And when I have a giant iron nail going through my sternum and pinning me down like a butterfly in a butterfly collection, I know that this is overwhelm. When I have a very big stone on my belly, this is grief. And when I have little needles or electricity running down my shoulders and my arms, this is anger. Etc. Etc.

And for you, you might recognize yourself in some of the descriptions I gave. Maybe for you, your physical manifestation of feelings is very different. But what is important to remember is that a feeling is the description of that particular sensation.

And a false feeling, for example rejected, cornered, or betrayed, that's something different. It's not a direct reference to a physical sensation like the words anger, sadness, or surprise. A false feeling is a word that implies that someone is doing something to you; specifically, something wrong and inappropriate.

So when you're saying I'm feeling rejected, what you're actually feeling in your body is a cocktail of several feelings, such as perhaps sadness, fear, disappointment, surprise, anger, defiance, maybe others; maybe less than all of this. But I'm feeling rejected is actually a mental description of a cocktail of feelings.

So let me give you a few more examples of false feelings. When we say I feel abandoned. What we actually mean is that the true feelings that are actually behind that word are probably something like fear, confusion, sadness, loneliness. When we say I feel cheated, what we mean is that we feel resentful, disappointed, sad.

When I say I feel cornered, the actual feelings behind that are fear, anxiety, and maybe a touch of hopelessness. When we say ignored, we mean loneliness, sadness, fear, embarrassment... Patronized, maybe that's resentment, powerlessness, inadequacy. When we say that person provoked me; what we mean is that I felt hostility, resentful, and fear.

When we say I'm rejected, maybe we mean sadness, fear, disappointment, surprise, anger, defiance. When we say tricked, we mean embarrassment and resentment. And many more, there's a huge list of those words. I can read a few more just to give you an idea of what I mean by false feeling. So. Betrayed. Blamed. Bullied. Intimidated. Misunderstood. Pressured. Taken for granted. Abused. Attacked. Belittled. Caged. Coerced. Criticized. Diminished. Disliked. Harassed. Insulted.

Interrupted. Isolated. Judged. Left out. Let down. Manipulated. Marginalized. Mistrusted. Neglected. Not accepted. Overworked. Put down. Ripped off. Screwed. Sidelined. Smothered. Threatened. Unappreciated. Unheard. Unloved. Unseen. Unwanted. Used. Victimized. Violated and so many more. So you hear all of these words have in common that they imply that somebody is doing that to you.

Somebody is doing an action on you that is creating a feeling. And when you use a false feeling word instead of trying to identify what is the actual feeling that you're feeling when you believe that you're being cheated, ignored, or provoked or whatever, what you do is that you create an undercurrent of powerlessness for yourself.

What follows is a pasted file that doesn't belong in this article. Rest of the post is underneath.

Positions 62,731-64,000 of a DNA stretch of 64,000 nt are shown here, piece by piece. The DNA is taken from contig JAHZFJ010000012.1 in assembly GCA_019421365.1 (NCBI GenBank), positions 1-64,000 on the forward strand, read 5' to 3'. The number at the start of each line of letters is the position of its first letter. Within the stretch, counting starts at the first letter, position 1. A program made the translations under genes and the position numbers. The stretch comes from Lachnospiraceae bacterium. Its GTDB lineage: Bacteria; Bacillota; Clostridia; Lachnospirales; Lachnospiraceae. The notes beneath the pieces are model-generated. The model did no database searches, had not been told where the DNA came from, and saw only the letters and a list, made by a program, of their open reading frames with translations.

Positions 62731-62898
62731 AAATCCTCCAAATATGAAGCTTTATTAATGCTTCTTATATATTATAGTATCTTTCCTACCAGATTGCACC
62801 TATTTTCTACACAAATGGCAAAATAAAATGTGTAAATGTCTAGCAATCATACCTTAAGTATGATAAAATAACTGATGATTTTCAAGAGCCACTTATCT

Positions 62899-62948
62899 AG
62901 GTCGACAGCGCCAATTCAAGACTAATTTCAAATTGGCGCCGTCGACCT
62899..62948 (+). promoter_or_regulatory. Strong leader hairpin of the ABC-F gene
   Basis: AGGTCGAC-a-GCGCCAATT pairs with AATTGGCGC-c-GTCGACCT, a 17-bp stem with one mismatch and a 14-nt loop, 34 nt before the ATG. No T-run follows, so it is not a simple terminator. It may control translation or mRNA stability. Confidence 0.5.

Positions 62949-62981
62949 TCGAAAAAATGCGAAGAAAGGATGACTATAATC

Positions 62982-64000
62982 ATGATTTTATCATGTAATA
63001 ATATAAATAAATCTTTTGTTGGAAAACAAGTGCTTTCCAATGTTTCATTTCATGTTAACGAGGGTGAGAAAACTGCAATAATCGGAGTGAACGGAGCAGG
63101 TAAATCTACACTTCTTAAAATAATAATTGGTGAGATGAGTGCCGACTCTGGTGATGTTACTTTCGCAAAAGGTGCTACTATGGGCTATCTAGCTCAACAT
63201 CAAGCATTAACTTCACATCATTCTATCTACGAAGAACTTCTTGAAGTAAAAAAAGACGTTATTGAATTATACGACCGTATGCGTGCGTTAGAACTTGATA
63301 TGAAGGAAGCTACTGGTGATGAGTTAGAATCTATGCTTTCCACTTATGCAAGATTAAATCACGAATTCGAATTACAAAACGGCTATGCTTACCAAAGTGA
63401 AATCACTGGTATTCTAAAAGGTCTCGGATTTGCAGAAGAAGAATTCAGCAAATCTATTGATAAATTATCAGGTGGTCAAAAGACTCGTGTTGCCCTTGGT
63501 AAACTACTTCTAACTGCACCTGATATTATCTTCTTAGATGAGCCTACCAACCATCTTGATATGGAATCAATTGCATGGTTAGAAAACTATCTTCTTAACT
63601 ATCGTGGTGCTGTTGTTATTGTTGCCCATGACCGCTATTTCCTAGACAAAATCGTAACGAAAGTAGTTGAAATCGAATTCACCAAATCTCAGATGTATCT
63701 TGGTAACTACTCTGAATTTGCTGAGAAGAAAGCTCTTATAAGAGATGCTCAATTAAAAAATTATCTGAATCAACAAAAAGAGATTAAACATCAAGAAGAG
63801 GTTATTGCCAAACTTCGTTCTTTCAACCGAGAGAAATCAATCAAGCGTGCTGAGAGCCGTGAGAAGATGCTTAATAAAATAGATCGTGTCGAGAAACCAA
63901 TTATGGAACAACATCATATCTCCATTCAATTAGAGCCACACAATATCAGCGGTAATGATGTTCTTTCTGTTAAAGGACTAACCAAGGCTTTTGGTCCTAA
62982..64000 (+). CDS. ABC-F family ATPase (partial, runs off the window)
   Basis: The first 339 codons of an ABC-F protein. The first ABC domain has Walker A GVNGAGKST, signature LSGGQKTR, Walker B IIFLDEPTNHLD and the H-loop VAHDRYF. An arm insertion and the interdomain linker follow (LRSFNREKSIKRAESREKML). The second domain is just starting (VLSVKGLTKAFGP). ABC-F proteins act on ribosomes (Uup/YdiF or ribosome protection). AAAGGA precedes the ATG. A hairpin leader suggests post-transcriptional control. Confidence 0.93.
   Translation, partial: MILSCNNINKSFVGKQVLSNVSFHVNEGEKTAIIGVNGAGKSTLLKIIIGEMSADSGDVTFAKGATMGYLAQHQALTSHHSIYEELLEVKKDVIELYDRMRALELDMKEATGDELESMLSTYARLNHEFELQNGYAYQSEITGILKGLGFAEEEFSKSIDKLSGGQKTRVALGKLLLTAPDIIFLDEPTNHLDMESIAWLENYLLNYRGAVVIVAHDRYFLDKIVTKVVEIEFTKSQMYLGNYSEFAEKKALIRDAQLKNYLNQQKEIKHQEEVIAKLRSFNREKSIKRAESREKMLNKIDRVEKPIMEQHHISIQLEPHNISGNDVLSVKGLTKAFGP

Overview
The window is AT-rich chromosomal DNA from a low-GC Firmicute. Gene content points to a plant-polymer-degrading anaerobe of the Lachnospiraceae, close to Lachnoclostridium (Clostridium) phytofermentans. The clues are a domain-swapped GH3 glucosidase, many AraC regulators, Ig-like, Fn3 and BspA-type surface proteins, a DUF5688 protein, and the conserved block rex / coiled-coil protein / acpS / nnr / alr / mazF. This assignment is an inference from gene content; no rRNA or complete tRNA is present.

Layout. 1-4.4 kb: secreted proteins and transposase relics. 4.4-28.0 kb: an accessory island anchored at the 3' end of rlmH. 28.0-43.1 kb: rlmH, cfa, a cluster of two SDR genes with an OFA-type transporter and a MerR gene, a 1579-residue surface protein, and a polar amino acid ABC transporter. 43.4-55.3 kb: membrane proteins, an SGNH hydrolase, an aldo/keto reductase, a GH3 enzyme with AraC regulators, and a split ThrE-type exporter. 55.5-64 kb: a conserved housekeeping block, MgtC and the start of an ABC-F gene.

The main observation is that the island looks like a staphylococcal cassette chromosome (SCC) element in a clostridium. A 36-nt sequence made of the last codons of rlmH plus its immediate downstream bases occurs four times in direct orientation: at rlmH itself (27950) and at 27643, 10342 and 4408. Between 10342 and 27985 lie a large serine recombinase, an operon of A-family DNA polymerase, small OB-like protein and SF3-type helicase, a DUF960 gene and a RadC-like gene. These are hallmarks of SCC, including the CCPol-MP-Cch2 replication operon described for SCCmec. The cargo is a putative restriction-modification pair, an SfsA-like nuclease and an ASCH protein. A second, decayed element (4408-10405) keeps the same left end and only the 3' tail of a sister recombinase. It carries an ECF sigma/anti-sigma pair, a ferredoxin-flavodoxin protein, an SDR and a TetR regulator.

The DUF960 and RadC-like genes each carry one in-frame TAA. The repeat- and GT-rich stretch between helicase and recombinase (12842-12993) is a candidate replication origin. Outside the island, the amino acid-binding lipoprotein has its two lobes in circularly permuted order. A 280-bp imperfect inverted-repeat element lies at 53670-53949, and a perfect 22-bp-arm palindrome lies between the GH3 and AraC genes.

And powerlessness, with hopelessness, are probably the worst feelings they are because they make you give up on taking action. Or if you take action, it's the kind of action that will not yield very productive outcome. And we don't want you to create an undercurrent of powerlessness for yourself because you will start to stew in those feelings and you will start to assume that your feelings are the result of whatever the other person is doing.

Instead of noticing that even if whatever the other person is doing is mean and intentionally against you, the way you're feeling is created by what you are making the situation mean. So pay attention to the vocabulary you use. And next time that you notice that you're describing your feelings in a way that implies that someone is creating your internal sensations, remember that you are creating your feelings by the way you are reading the situation.

The situation is always neutral and you are assigning meaning to it that makes you feel the way you write. It doesn't mean that you should feel happy when someone is rejecting you, but it means that you don't have to feel powerless.

So pay a lot of attention to vocabulary. And in particular, a very easy first step to do that is to pay attention to whether you are using false feelings or not. And when you notice that you're using a false feeling, take a little step back and ask yourself: what are the actual feelings I am feeling when I tell myself I'm being rejected? Or when I tell myself I've just been cheated? Ask yourself, how do you feel?

And you will notice that the actual feelings pop up and it's probably a cocktail of several unpleasant feelings. The more specific you are, the more exact you are in naming your feelings, the easier it will be for you to take ownership of them and to transform them - as I have been explaining in all of the preceding podcasts.

I hope that you found this episode helpful. If you did, and you want to help me reach other people who need to hear this, the best way is to share it. You can tip a friend or you can leave a review on apple podcast or Spotify. And if you want the transcript it's on my website

Thanks a lot for listening today. And remember that even when you can't get yourself to do what you want, even when you're stuck in negative emotions and unpleasant thought loops. And even when you don't believe it - especially when you don't believe it: you are not broken. You are not flawed and you're not jinxed.

You're just learning how to be an excellentrider. There's no bad horses. Only untrained riders.